I Believe I Must Believe
The last category of agnostics, at least put up a humble front when faced with the problem by throwing their hands up and saying "I am open to more information, but I doubt I can ever reasonably come to a conclusion". The other categories label them as weak, indecisive. The one appreciative quality agnostics portray is an inquisitiveness regarding everything. They realise they will likely never get all the answers, but they regard the reasoning ability of humans to be the essence of what they want to base their lives on. Yet, in believing they can never get an answer, they find comfort in the belief that life cannot give you all the answers. It may sound to be a weaker belief, but once again, man hasn't escaped the comfort and security of believing in something.

The great philosopher Adi Shankaracharya, is known to have furious debates about Advaita - non-dualism - with other theists and atheists of his time. It is hard to get away from the fact that this was also based on a personal belief - albeit perhaps one that was reasoned by a questioning and ruminating mind after dwelling for years on ancient manuscripts.

We would all love to have answers for all the questions our minds throw up each day. It is possible there is an answer - one answer for all questions. Or there may be none that we can stumble upon in our lifetime. No matter which bracket you fall into, it may be worth considering not to ever stop questioning or reasoning. To betray a reasoning mind, is to betray yourself, the very essence of who you are. For if Shankaracharya, Budhha and other similar philosophers are right, with sufficient introspection we can arrive at a mental state where there is no past, no future, no time, no space, and all problems melt into the one consciousness. I wish you all the best in finding your personal God!

Sunday, December 12, 2010

The Human Face of Climate Change

Another year goes by and another UNFCC summit on Climate Change comes to an end with semi-promises agreed to and hesitant agreements made in the name of progress. Cruel, hard facts still stare at us - none of this is going to prevent temperature rise by 2C in the next 40 years - yet global leaders, expected to be strong-willed and seeking the benefit at large of their national society, cannot look beyond petty short-term gains and bargains. After the delegates have all flown home in jumbo-jets, thus adding a few more tons of CO2 each to the atmosphere, the bitter truth stares us in the face - humans cannot solve this problem until they stop being humans.

Let me point out a couple of the human aspects of this problem, as I see it.

The hunger to have more, when one already has more than enough, is something most humans can see, but cannot always act against. All around us, especially in a socially lopsided country like India, we see greed build a billion dollar mansion standing up against the slums. The rich know how to get richer, working through the system until they become the system itself, blind to any adverse effect it may have on the poor.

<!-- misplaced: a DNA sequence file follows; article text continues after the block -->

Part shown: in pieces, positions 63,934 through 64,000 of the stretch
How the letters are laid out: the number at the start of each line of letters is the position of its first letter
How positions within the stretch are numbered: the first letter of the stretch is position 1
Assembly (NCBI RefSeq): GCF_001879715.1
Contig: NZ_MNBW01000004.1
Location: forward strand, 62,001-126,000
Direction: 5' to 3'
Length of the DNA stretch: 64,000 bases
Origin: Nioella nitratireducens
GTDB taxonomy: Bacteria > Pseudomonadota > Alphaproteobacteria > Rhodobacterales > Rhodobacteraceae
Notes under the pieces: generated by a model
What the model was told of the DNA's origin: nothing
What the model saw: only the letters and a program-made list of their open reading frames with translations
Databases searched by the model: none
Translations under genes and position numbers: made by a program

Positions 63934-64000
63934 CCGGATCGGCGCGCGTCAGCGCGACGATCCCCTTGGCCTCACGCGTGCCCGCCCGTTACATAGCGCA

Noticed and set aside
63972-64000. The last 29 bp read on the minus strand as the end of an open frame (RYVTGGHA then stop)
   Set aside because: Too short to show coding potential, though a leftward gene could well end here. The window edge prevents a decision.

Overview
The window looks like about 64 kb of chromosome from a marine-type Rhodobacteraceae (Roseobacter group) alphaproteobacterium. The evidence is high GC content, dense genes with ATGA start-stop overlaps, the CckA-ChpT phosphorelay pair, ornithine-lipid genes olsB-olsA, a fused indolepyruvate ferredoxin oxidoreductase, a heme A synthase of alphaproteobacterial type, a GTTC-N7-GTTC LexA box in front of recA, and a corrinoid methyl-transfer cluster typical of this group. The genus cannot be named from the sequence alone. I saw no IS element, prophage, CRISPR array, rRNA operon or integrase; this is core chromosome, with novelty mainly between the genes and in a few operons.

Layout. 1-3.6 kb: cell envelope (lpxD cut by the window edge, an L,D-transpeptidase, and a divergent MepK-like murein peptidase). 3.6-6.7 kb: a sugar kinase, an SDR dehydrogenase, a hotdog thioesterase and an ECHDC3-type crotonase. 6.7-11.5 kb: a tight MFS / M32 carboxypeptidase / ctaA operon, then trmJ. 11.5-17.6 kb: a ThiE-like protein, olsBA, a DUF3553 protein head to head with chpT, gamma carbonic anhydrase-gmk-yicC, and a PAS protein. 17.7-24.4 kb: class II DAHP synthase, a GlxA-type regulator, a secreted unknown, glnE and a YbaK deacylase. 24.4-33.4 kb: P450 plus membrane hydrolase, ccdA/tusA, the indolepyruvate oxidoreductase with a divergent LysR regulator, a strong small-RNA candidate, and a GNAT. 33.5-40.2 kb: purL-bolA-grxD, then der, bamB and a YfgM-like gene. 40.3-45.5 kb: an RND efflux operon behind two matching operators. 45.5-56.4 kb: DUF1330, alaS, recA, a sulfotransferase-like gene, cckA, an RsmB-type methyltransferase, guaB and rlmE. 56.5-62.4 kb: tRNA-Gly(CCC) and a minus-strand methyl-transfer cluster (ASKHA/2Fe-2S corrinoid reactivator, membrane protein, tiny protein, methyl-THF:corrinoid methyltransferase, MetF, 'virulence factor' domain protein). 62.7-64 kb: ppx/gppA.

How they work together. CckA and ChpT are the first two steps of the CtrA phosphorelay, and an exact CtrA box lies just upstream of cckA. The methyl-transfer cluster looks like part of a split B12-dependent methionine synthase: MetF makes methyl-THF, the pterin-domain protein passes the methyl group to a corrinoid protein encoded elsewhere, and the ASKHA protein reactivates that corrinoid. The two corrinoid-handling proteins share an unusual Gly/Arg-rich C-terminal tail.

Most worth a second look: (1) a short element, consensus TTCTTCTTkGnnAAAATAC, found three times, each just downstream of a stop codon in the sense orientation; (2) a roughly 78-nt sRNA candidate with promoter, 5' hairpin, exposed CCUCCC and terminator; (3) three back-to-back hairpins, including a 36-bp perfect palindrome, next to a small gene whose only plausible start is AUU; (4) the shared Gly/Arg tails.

I wholly agree with the Bolivian president Evo Morales when he says capitalism, with its guiding principles always feeding individual greed, can never solve the world's problems - including tackling climate change. Yes, it makes the rich richer, and the poor a little less poor over time, albeit a lot slower than you can get richer. But, at what cost? Those same rich are desperate to hold on to their riches, built by burning gigatons of coal, millions of barrels of oil, chopping down forests with abandon and dumping waste where no one questions them. And so they deny climate change. Spread hoaxes to brain-wash those who are now so used to the comforts of always available cooling and heating, as well as personal transport. Lobby governments that depend on their investments not just to keep the economy moving, but also to fund political campaigns. The result, corporate greed screws the poor farmers and jungle foragers that make up more in numbers than the corporate class, but have a smaller voice of opinion.

At the global round table, selfishness really becomes nationalism - a more aggregate form of selfishness. Yet, the results are the same. The developed nations fail to look beyond the loss of economic advantage and a potential drop in the so-called "standard of living" to acknowledge other nations have more severe problems to deal with. The developing nations are caught in the trap of seeking justice, for the "right to pollute" as much as the others have for decades. The poor countries, who cannot even pollute if they wanted to, are left to negotiate over the remaining scraps.

It will be no surprise to watch a few islands disappear while other nations fail to look beyond this self-focused view of the world. Poor countries like Bangladesh, Nepal, nations in Sub-Saharan Africa will soon face devastating bouts of drought where they will struggle to save lives. Yet, the Americans will count how many Americans are affected, while the Indians will do the same. It is here where Jairam Ramesh's departure from the staid stance of waiting for the developed countries to act in the name of justice, seems so mature. The "status quo" is not good enough, and it is not too hard to realise this.

What would Gandhi do?
It is hard to guess what the Mahatma would have done today, but it would have involved sacrifice, of individual good for global welfare. He would have passionately asked Indians first to consider the choices they have - a life where they might live with all the comforts they can afford today, where they may never have to face an unnatural natural disaster, but their children will have no such choice. He would have asked those who believe that their short life isn't as important as the health of the Earth, the mother who rears us all in her womb without a sigh, to follow him. He would have then led them to sacrifice these comforts, sacrifice the security of a capitalistic economy, and work together to show the world how to live within one's means, in harmony with nature, and yet live a full and satisfied life.